In autumn 2008, an outbreak of toxic honey poisoning was identified. The outbreak was not recognised initially until three cases from one family group presented to hospital, with a common factor of recent consumption of locally produced honey. The aim of this study was to investigate potential cases of this honey poisoning and determine which toxin was involved.


The incident was investigated retrospectively by Waikato District Health Board’s Population Health unit and the New Zealand Food Safety Authority (NZFSA). Identified patients were followed up by questionnaire to gather case information. HortResearch (now Plant and Food Research) tested honey samples for toxins.


The causative agent was identified as tutin, which comes from the New Zealand native plant tutu (Coriaria arborea) which has long been known as a potential source of contamination of honey produced in the warmer parts of New Zealand. Retrospective case investigation identified a total of 22 possible or probable cases, based on a clinical case definition. The spectrum of toxic effects reported were broadly similar to those previously described for tutin, derived either directly from the plant itself or indirectly from honey. There were 13 samples of honey, linked to symptomatic individuals, which were available for testing. Of these, 10 were positive for tutin and its hydroxy metabolite hyenanchin (hydroxytutin) and one was positive for hyenanchin alone.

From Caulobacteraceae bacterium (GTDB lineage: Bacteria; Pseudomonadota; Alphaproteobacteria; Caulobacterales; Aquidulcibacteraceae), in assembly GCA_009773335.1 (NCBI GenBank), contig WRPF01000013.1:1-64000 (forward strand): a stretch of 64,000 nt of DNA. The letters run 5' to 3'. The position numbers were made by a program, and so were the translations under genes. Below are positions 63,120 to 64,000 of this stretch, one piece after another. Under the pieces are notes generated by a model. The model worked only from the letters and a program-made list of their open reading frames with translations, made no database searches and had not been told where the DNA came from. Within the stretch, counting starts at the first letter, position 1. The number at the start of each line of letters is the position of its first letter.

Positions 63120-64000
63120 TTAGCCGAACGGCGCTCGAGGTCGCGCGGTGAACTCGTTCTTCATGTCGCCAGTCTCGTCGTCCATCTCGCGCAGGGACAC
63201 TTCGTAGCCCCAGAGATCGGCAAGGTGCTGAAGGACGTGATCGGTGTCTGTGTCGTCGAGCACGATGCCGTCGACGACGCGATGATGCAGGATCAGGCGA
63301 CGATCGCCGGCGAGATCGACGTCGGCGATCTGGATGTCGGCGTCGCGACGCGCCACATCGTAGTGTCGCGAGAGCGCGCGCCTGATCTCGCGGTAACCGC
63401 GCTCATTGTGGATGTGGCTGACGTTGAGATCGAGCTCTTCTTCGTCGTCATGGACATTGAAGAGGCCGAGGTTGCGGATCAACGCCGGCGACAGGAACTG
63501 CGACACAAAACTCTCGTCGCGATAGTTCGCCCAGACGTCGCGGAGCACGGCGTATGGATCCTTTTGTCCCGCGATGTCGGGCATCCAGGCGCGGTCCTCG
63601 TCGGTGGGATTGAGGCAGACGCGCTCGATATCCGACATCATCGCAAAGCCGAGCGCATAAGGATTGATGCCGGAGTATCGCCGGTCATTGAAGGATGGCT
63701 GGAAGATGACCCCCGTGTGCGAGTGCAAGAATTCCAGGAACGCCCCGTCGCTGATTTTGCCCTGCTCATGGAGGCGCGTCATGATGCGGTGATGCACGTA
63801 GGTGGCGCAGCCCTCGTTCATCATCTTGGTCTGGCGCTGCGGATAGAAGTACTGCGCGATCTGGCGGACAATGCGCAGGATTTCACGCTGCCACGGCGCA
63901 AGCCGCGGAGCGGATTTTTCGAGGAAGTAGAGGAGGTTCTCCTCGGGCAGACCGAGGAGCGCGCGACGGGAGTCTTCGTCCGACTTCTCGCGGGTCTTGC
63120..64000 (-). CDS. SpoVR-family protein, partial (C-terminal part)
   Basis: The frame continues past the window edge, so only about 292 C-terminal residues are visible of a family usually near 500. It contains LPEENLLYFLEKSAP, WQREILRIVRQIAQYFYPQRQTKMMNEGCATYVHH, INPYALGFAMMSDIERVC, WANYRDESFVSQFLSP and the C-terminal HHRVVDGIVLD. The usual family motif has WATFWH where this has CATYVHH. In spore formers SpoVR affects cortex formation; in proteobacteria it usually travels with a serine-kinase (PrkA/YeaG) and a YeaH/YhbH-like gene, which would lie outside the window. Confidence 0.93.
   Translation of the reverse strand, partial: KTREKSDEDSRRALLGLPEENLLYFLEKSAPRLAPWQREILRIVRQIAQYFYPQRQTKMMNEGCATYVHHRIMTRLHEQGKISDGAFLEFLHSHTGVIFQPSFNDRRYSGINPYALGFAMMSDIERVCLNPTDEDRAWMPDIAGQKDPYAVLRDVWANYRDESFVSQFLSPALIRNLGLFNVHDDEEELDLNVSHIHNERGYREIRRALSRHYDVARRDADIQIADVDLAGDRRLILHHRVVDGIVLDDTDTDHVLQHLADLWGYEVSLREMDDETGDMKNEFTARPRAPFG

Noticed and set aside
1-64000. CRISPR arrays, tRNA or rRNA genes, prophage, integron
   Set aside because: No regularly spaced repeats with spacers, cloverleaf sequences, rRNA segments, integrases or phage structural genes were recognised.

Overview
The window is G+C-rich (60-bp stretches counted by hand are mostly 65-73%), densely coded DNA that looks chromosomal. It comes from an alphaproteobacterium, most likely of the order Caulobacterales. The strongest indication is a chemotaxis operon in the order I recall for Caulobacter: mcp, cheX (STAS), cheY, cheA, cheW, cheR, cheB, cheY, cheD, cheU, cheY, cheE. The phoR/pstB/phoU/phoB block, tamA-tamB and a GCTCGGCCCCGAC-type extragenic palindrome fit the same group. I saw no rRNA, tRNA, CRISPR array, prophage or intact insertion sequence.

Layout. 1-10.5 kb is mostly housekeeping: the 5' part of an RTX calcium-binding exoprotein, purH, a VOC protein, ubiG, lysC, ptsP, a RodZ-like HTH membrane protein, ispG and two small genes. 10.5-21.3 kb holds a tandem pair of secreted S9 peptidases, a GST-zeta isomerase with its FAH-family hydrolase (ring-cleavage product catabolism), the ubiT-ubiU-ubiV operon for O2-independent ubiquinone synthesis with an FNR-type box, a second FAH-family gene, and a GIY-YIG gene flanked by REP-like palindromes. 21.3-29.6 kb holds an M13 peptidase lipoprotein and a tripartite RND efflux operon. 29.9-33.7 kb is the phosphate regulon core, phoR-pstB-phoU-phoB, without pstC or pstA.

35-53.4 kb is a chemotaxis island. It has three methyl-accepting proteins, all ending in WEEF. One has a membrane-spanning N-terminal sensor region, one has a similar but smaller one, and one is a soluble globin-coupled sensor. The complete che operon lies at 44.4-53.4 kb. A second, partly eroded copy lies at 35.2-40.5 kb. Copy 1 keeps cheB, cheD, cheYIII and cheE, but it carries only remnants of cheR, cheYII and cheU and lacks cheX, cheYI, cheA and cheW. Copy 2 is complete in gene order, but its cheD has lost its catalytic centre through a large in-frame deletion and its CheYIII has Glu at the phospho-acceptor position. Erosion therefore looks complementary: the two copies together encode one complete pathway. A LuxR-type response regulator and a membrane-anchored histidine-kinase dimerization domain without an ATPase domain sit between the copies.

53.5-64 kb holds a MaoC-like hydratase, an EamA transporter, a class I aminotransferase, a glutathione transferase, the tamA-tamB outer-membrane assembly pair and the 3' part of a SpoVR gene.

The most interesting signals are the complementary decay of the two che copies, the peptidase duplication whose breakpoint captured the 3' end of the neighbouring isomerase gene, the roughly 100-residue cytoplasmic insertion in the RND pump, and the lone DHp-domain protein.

Toxic honey production is a significant risk in parts of New Zealand. Beekeepers and health professionals need to be informed of this risk and know how best to manage it. Due to this poisoning incident, public and professional awareness of honey poisoning has been substantially enhanced. This incident led to development of new food safety standards for New Zealand honey.

Author Information

Michael Beasley, National Poisons Centre, University of Otago, Dunedin;
Dell Hood, Formerly Waikato District Health Board, Hamilton;
Philippa Anderson, Counties Manukau District Health Board, Auckland;
John Reeve, New Zealand Ministry for Primary Industries, Wellington;
Robin J Slaughter, National Poisons Centre, University of Otago, Dunedin.


Michael Beasley, National Poisons Centre, University of Otago, PO Box 56, Dunedin 9054.

Correspondence Email


Competing Interests